Doula FAQs

Are you interested in learning more about Free Spirit Massage & Doula Services and the birthing process? Keep reading for more details and to check out my frequently asked questions to see if there is an answer to your question. If you still haven’t found what you’re looking for, feel free to give me a call and I’ll be happy to answer any question you may have.

Does a doula replace a father/partner?

A doula doesn’t replace anyone. She is another member of the birth team and supports everyone in their own role. A doula’s presence helps fathers or partners participate at their own comfort level, showing them how and when to use various comfort techniques, providing information, and in some cases, looking after them as well. Partners are often grateful to be able to share the “coaching” responsibility with someone more experienced  and can therefore enjoy the birth experience more.

Is a doula the same thing as a Midwife or nurse?

No. A doula provides no medical or nursing care. Since she doesn’t have these responsibilities, or other patients to attend to, she can give her complete attention to being by your side for the entire length of labor providing support and unbiased evidence information.

Can a doula help even if I get an epidural?

Yes. A doula’s presence is helpful during early labor and during the epidural placement process. She then continues to care for the laboring person and their family, offering emotional and informational support. And when it’s time to deliver the baby, the doula’s assistance can be invaluable.

Can doula's attend c-section births?

Yes, someone having a C-section can still use a doula’s support. The doula may or may not be in the operating room, depending on the wishes of the family and the medical staff, but either way, the doula is still there for the new parent in the recovery room.

What are the benefits of a doula?

Labor doulas are statistically proven to improve outcomes:

  • 31% decrease in the use of Pitocin*

  • 28% decrease in the risk of C-section*

  • 12% increase in the likelihood of a spontaneous vaginal birth*

  • 9% decrease in the use of any medications for pain relief

  • 14% decrease in the risk of newborns being admitted to a special care nursery

  • 34% decrease in the risk of being dissatisfied with the birth experience*

How long do families typically use in-home postpartum doula care?

Anywhere from 2 to 12 weeks is typical, though some families do as few as a couple of overnights while others utilize 12 months of full-time help.

I customize care to fit your needs as they change from week to week. Generally speaking, multiples usually need more hours of in-home care than families welcoming one baby.

How will I become self-sufficient as a parent if I am dependent on the help of a postpartum doula?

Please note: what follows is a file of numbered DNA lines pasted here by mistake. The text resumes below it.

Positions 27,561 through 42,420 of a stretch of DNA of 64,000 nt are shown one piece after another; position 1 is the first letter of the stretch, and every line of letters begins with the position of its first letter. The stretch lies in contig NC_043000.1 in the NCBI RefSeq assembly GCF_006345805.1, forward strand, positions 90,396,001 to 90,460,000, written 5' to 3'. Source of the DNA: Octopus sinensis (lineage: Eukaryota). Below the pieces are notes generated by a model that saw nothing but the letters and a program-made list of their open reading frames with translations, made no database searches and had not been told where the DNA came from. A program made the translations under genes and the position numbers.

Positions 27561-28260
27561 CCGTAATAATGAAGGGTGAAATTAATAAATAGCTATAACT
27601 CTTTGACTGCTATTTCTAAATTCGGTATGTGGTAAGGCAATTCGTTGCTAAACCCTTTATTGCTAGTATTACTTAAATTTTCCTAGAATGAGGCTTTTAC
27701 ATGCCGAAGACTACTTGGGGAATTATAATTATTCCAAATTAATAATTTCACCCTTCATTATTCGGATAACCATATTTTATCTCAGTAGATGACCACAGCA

The first six weeks postpartum are the toughest and also the sweetest — you shouldn’t be worried about things like doing laundry or fixing meals. You were meant to be nurtured during this time and your time should be spent getting to know your baby. In the past, new parents were supported by moms, aunts, cousins and even neighbors. Today, however, families are often separated by great distances, so that in-home support is less available. Additionally, parents who work outside the home or own their own businesses need support that empowers their parenting decisions- having a professional in the home can help families navigate all of their unique challenges.
Though I am there to help for as long as needed, a postpartum doula’s greatest accomplishment is to work herself out of the job. My ultimate goal is to help you grow stronger and more confident.

My mother, sister, aunt (insert family member) will be around, can't they be my doula?

That's great that you will have family support after you have your baby. Not everyone is so lucky! More and more people work and it's difficult to take the time off. If you do have a family member with you the first few weeks, that's wonderful. Family members usually mean well, but sometimes they like to push their opinions on you. For example, you read that it's good to wear your baby often but some in-law or cousin is telling you that you'll spoil the baby if you don't let him/her sleep in their crib. This conflicting information can make the transition to parenthood even more confusing. Your family is emotionally invested in you and your baby. A doula will provide you with thoughtful support, however it will always be objective and evidence-based.

 

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